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Serramonte Center in Daly City set for major expansion

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Serramonte Center in Daly City will undergo a major expansion that will relocate existing tenants and add new stores and restaurants. The project is expected to increase tax revenue for the city. (Brendan P. Bartholomew/Special to S.F. Examiner)

Councilman Mike Guingona recently described the role Serramonte Center plays in Daly City’s cultural landscape as a sort of town square.

“Other towns have a Main Street; we have Serramonte,” he said.

The shopping mall, which opened in 1968 and sits at the intersection of state Highway 1 and Interstate 280, recently received approval for a major expansion that will relocate some existing tenants and add several new stores and restaurants, along with a 1,000-space parking structure. A movie theater, hotel and medical offices could eventually be added as well.

The redevelopment will cost about $109 million and add at least 200,000 square feet of retail space to the 80-acre property, said Bill Brown, executive vice president of development at Equity One, the Florida-based company that acquired Serramonte in 2011.

Brown estimates the project will create about 900 new jobs, and provide temporary employment for several hundred construction workers. And because the mall’s existing businesses are currently generating annual sales of about $450 per square foot, he believes the added capacity will generate an additional $1 million per year in sales tax revenue.

The facility’s increased valuation will probably yield an additional $2 million in property taxes, Brown said, but he was not sure what Daly City’s share would be.

These numbers sound great to Guingona, whose town has been operating with a structural budget deficit for several years.

“In terms of economic drivers, this is one of the biggest things that has happened to Daly City in the last two decades,” Guingona said.

While a hotel use has been approved for the site, no firm plan to build one currently exists. But as far as Guingona is concerned, that hypothetical hotel can’t come soon enough, because it would provide transient occupancy tax revenue for the city.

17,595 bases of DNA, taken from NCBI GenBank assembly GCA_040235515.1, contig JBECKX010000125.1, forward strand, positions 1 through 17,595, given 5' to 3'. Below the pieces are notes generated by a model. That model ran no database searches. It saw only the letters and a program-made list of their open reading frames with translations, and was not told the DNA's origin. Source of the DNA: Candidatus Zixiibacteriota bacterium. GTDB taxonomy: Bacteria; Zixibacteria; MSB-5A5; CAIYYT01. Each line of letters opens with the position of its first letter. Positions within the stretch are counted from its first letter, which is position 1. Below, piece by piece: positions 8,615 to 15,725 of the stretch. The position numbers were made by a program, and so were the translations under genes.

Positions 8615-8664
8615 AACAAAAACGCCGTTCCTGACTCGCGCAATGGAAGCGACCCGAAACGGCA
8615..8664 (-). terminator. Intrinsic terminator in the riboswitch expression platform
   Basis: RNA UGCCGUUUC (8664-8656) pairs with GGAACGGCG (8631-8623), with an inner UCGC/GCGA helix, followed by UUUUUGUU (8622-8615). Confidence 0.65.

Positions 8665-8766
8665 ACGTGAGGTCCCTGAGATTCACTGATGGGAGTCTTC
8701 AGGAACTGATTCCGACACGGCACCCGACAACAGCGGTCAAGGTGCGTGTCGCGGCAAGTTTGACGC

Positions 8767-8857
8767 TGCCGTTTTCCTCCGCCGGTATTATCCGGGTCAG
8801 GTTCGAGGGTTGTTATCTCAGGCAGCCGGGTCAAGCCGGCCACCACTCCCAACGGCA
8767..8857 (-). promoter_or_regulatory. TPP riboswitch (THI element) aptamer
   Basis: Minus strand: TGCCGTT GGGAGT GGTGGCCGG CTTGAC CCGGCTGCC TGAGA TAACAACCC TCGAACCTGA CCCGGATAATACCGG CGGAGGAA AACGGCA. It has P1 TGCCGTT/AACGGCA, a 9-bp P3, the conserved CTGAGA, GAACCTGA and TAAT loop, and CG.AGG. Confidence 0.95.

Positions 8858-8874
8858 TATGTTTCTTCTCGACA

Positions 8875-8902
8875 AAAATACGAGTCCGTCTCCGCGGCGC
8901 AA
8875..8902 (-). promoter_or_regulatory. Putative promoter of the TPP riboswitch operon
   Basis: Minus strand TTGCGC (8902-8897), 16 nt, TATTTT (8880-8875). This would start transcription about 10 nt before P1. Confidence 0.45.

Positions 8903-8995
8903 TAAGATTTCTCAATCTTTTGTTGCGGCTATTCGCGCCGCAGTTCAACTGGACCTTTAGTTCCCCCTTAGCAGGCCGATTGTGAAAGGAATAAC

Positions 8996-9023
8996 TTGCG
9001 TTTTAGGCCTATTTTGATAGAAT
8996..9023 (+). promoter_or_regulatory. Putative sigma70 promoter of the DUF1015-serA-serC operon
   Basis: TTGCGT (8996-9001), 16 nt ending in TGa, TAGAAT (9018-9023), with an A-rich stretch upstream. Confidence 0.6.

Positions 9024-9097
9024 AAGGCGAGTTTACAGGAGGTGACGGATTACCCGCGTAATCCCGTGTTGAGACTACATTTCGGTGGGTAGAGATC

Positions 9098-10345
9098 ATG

In the near term, one of the first additions will be a Dave & Buster’s bar and restaurant. The franchise — known for offering billiards, shuffleboard and video arcade machines — will occupy the second floor of an extensively redeveloped space between the existing Target and Dick’s Sporting Goods stores, Brown said. He added that the Daiso Japan retail store currently in the southeast quadrant of the mall will move into the first floor of the new building.

Redevelopment projects in San Mateo County often face stiff opposition from neighborhood and homeowner associations worried about increased traffic and other impacts. In 2013, residents lost a long battle to prevent an 80-unit housing complex from being built at the former Christopher Columbus Elementary School site, less than a mile from Serramonte Center.

But Brown said neighbors have not opposed the Serramonte project, partly because Equity One has a robust plan for traffic mitigation that includes improving five intersections around the mall.

Guingona confirmed that the project has met with no resistance from community members, noting that the developer had worked closely with officials from neighboring Colma to ensure traffic mitigation would be well coordinated between the two towns.

And what of Serramonte’s status as the closest thing Daly City has to a town square?

Although the mall will soon feature more density, Brown promised there will still be plenty of room for the year-round farmers market hosted in the parking lot Thursday and Saturday mornings, and Off the Grid’s popular Tuesday night food truck event will be similarly unaffected.

The mall’s central common area is also scheduled for a renovation, Brown said. That space has hosted public outreach tables, booths and activities from a variety of nonprofit and community organizations over the years. And given that Daly City officials have described Serramonte as “a strong community partner,” it will likely continue to be a focal point for civic and social activity.

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